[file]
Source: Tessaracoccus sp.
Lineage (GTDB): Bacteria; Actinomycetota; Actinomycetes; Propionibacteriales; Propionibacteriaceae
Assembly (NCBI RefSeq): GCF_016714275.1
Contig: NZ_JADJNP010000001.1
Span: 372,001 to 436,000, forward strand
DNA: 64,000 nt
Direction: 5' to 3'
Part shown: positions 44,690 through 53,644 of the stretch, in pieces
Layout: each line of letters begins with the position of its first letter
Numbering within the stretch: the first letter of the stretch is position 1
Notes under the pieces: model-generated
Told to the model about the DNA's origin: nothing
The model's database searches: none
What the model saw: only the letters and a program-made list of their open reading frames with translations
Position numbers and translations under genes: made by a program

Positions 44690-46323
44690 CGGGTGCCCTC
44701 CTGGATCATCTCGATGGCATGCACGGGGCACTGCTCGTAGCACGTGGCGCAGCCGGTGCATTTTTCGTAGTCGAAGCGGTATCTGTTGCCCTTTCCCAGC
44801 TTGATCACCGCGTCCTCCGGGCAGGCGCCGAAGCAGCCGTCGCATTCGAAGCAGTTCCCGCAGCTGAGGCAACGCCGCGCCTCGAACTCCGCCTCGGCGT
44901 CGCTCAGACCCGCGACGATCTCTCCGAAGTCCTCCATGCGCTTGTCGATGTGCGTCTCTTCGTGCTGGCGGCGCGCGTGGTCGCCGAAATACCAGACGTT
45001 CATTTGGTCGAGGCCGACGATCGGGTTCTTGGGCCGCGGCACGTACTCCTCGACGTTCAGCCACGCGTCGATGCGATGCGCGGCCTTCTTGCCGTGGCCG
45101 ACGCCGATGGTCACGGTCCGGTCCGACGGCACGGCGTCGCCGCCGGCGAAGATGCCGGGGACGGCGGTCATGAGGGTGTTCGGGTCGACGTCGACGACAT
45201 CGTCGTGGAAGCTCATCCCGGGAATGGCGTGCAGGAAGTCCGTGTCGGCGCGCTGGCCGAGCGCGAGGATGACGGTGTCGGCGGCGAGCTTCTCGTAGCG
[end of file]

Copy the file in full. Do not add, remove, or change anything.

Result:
Source: Tessaracoccus sp.
Lineage (GTDB): Bacteria; Actinomycetota; Actinomycetes; Propionibacteriales; Propionibacteriaceae
Assembly (NCBI RefSeq): GCF_016714275.1
Contig: NZ_JADJNP010000001.1
Span: 372,001 to 436,000, forward strand
DNA: 64,000 nt
Direction: 5' to 3'
Part shown: positions 44,690 through 53,644 of the stretch, in pieces
Layout: each line of letters begins with the position of its first letter
Numbering within the stretch: the first letter of the stretch is position 1
Notes under the pieces: model-generated
Told to the model about the DNA's origin: nothing
The model's database searches: none
What the model saw: only the letters and a program-made list of their open reading frames with translations
Position numbers and translations under genes: made by a program

Positions 44690-46323
44690 CGGGTGCCCTC
44701 CTGGATCATCTCGATGGCATGCACGGGGCACTGCTCGTAGCACGTGGCGCAGCCGGTGCATTTTTCGTAGTCGAAGCGGTATCTGTTGCCCTTTCCCAGC
44801 TTGATCACCGCGTCCTCCGGGCAGGCGCCGAAGCAGCCGTCGCATTCGAAGCAGTTCCCGCAGCTGAGGCAACGCCGCGCCTCGAACTCCGCCTCGGCGT
44901 CGCTCAGACCCGCGACGATCTCTCCGAAGTCCTCCATGCGCTTGTCGATGTGCGTCTCTTCGTGCTGGCGGCGCGCGTGGTCGCCGAAATACCAGACGTT
45001 CATTTGGTCGAGGCCGACGATCGGGTTCTTGGGCCGCGGCACGTACTCCTCGACGTTCAGCCACGCGTCGATGCGATGCGCGGCCTTCTTGCCGTGGCCG
45101 ACGCCGATGGTCACGGTCCGGTCCGACGGCACGGCGTCGCCGCCGGCGAAGATGCCGGGGACGGCGGTCATGAGGGTGTTCGGGTCGACGTCGACGACAT
45201 CGTCGTGGAAGCTCATCCCGGGAATGGCGTGCAGGAAGTCCGTGTCGGCGCGCTGGCCGAGCGCGAGGATGACGGTGTCGGCGGCGAGCTTCTCGTAGCG